I've separated my left AC joint too, but I know not to push it when I feel it and get a lump on it. I must have weak joints.
     
  10. Oct 30, 2017 at 9:18 PM
    #10
    RyanL

    RyanL [OP] Well-Known Member

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    Man, wait till we start getting old, we're gonna be in trouble
     
  11. May 10, 2018 at 1:32 PM
    #11
    RyanL

    RyanL [OP] Well-Known Member

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    Update: still dealing with this. I went to another surgeon today who confidently diagnosed "rotator cuff impingement" which is apparently a common companion to weight lifter's shoulder.

    He shot me up with cortisone under the shoulder blade (subacromial), hopefully that'll help.

    List of what I've tried so far:
    • corticosteroid injection in AC joint
    • surgery - distal clavicle excision
    • physical therapy - full regimen for a few weeks, did all my homework exercises
    • another cortisone shot in AC joint
    • physical therapy again till they admitted they can't help
    • consulted with 2nd surgeon
    • specialized physical trainer for a few weeks
    • acupuncture (and I hate needles)
    • consulted with 3rd surgeon
    • cortisone shot under acromion
    Next up: the phys therapy exercises after the shot kicks in to strengthen the rotator cuff. Here's hoping.
     
    Last edited: May 10, 2018
  12. May 11, 2018 at 5:55 AM
    #12
    PackCon

    PackCon Well-Known Member

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    I had a minor rotator cuff repair, Acromian process trim, and a rotator cuff tightening.
    I was 25 years old surgery was done in April 2016.
    I had dislocated my shoulder twice and it basically stretched everything out and caused some minor tearing.

    I’m power lift as a hobby. I just passed two years post surgery. I feel like two years was the point at which I could honestly say I was back to normal function where I can do what ever I want and no longer have to be worried about ROM or strength in that shoulder.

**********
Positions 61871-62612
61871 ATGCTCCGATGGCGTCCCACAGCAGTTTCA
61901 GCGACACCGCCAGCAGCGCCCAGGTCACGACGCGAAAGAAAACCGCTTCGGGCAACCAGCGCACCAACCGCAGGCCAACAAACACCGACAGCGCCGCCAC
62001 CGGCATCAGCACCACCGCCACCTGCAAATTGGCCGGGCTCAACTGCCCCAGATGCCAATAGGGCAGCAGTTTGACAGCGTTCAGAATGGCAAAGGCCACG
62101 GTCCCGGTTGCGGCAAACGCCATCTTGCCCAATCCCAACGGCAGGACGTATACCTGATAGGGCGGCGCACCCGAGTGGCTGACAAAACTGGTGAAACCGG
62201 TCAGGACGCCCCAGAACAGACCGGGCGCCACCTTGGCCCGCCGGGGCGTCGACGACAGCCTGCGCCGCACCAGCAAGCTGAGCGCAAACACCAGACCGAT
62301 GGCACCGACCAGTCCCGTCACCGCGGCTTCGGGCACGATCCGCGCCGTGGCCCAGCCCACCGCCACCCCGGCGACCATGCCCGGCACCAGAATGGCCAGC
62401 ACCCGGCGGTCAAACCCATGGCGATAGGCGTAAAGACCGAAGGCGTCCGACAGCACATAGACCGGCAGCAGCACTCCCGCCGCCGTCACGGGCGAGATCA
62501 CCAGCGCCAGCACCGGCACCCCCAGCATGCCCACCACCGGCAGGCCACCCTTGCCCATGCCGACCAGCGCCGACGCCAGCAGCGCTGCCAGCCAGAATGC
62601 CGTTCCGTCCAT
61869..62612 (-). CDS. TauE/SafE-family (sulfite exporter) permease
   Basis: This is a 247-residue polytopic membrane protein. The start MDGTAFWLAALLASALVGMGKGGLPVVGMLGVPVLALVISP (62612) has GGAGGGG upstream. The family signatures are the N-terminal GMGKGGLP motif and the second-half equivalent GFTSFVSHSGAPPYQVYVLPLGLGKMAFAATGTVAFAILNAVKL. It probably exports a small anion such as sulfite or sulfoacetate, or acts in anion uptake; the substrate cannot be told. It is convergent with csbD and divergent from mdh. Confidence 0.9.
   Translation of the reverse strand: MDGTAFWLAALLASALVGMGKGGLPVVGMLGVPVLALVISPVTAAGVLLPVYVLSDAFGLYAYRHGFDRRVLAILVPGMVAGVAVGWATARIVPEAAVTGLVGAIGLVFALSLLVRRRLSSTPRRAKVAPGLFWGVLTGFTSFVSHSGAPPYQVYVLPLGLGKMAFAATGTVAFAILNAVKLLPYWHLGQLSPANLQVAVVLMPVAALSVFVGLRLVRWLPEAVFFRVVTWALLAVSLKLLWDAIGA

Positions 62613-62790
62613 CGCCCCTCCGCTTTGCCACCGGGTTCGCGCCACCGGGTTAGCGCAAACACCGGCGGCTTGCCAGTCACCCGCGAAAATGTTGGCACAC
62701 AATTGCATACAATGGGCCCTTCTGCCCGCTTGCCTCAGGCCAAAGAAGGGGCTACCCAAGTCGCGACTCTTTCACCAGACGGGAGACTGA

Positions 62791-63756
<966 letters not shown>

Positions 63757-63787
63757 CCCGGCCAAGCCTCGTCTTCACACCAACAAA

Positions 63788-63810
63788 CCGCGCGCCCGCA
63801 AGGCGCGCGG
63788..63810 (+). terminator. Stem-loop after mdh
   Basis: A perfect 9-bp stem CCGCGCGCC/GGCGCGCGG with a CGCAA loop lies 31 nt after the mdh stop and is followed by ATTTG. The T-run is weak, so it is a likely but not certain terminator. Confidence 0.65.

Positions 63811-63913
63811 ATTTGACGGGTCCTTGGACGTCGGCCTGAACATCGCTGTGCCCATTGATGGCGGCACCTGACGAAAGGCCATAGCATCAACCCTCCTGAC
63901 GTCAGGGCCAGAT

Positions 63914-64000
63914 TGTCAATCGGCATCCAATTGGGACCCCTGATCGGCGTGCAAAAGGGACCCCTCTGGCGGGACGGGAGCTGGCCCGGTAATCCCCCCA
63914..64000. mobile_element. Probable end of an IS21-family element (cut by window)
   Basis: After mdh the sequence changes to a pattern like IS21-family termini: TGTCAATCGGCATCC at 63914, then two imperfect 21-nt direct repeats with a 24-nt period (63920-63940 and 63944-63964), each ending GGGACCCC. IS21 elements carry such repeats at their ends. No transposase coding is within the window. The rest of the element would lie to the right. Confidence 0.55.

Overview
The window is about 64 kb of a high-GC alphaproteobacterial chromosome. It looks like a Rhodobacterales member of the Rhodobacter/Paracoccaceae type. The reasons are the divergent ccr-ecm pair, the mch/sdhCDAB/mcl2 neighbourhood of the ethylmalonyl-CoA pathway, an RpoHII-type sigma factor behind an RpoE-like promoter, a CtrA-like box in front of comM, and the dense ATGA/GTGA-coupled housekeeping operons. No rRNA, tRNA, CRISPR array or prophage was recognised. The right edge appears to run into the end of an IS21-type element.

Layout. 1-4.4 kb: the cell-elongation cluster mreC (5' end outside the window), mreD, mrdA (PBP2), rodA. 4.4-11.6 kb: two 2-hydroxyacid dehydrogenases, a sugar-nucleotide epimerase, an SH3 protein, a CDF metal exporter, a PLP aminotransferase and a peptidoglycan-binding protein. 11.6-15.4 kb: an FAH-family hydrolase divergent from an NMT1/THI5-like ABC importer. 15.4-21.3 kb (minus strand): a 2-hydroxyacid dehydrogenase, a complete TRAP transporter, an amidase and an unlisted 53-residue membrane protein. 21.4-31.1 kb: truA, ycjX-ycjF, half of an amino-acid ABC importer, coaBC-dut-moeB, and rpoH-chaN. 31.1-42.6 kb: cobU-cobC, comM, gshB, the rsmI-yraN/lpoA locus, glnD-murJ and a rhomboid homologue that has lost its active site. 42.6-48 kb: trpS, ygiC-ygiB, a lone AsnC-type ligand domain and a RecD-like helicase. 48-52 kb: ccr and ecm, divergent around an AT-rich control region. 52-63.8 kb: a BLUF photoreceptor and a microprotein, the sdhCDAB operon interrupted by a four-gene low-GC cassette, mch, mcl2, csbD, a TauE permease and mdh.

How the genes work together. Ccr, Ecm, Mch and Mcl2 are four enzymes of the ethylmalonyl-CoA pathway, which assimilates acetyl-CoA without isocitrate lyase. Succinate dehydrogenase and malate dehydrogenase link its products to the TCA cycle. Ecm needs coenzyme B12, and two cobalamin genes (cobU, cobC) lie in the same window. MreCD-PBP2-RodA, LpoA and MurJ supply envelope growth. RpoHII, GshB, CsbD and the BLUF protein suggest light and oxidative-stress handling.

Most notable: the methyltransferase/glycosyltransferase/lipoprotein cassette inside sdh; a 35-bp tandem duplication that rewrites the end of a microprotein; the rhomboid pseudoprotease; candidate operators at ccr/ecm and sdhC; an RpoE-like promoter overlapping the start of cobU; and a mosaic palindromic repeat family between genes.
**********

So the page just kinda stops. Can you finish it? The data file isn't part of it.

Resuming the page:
The first year was rough. A lot of limitations and painful therapy but I got through.

    Two peices of advice I have for people who get shoulder surgery:
    1. See a surgeon who ONLY works on shoulders. Not someone who does it all.

    2. Get a very experienced and educated PT and suck it up and do the therapy.

    Therapy will be the most painful and labor intensive part of the surgery. Its gonna hurt before its gonna get better.
    I think a lot of people pussy out on therapy and that causes them to be perminently impaired because they never gain back ROM and strength.

    I am not a fan of steriod injections. They actually cause damage to cartilage and other tissues leading to a greater chance of problems down the road. If they aren’t working, stop doing them, especially if you are young.

    Are you seeing a PT regularly?
    Typically they will be the best person to advise you on therapy and whether or not injections or surgery is a good option. Don’t see just docs. They ain’t got a clue of how to fix anything via any other way than by cutting and poking.

    When you have a shoulder injury your primary treater should be a PT. Because with shoulder injuries your going to be doing PT the rest of your life. Eventually it will be all at home with no help but you’ll be doing it the rest of your life.

    Just curious what your PTs tell you about your pain and healing process? Do they think its odd or that this is typical for your injury?
     
  13. Sep 30, 2018 at 12:43 PM
    #13
    bzzr2

    bzzr2 Well-Known Member

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    Look into 'PRP' therapy treatment, you may benefit from it.